That also will help you , I hope, engage with others who don’t hold the same views as you do, be they political ,social or even personal.  that has become increasingly difficult”in such a time as this.” But  here’s what Northeastern University  Psychology Professor Linda Tropp  told me in one of my Race Matters conversations  about the need to persevere when people have tried and failed to break down barriers.   She said:   it’s   like “trying to learn to play tennis, you don’t know how to hold the racket right.   Or When you’re first learning a language, you’re not automatically fluent…those skills take time to cultivate.  [Footnote 5]

As a long time tennis player, I can relate.  That’s hard, too.     And   you will find, as I have,  that being a woman  or a conscious man   will challenge you and sometimes    you may get a little weary.  But as Roxane Gay put it  so well … when you do get weary:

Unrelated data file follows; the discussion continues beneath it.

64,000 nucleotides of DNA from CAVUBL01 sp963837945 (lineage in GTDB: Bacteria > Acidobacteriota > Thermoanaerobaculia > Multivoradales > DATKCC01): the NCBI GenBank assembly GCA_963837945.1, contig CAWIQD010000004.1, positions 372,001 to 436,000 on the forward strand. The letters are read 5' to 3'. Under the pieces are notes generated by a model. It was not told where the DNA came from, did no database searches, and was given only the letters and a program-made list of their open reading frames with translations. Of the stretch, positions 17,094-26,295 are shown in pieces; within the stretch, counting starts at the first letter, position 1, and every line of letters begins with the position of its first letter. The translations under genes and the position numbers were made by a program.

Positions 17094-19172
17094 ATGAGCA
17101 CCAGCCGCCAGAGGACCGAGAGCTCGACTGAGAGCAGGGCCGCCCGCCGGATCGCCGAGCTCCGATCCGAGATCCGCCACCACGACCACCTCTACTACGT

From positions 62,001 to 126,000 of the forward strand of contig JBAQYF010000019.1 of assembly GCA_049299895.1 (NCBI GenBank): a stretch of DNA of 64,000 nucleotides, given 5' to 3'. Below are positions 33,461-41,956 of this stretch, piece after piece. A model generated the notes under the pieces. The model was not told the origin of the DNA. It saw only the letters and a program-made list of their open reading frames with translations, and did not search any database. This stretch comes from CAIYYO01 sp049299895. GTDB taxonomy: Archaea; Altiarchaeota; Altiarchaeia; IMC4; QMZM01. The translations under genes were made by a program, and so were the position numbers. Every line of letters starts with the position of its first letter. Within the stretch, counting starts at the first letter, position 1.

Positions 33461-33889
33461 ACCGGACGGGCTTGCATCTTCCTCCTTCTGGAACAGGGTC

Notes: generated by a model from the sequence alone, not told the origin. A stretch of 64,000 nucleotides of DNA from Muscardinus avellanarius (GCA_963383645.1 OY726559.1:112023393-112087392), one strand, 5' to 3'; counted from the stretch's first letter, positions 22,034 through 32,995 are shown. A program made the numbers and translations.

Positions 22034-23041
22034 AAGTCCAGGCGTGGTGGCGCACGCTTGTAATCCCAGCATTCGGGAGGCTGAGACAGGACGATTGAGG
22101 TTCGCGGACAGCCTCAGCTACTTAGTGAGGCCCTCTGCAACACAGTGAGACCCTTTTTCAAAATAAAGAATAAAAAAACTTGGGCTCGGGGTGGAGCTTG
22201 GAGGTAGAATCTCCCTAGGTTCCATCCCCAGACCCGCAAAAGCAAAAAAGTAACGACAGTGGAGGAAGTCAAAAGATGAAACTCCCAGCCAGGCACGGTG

“Take the time you need. There is no shame in that so long as you remember to extend your empathy  as far as you can when your emotional stores have replenished.”  [Footnote 6]

So, in closing, let me just say  that although  at 76, I am   considered an Elder, I  try to stay  WOKE!   So what’s going to KEEP ME   WOKE,  is the  good noise you make  from this day forward…noise that may result in blowback , but  your well -polished armor    will have your back.  So reaching back to words from  my Civil Rights Days , let me encourage  you from  this day forward  to  “keep on  keepin’ on” , moving as you have to this day   ALWAYS FORWARD!

Once again,  Heartiest, Heartfelt Congratulations!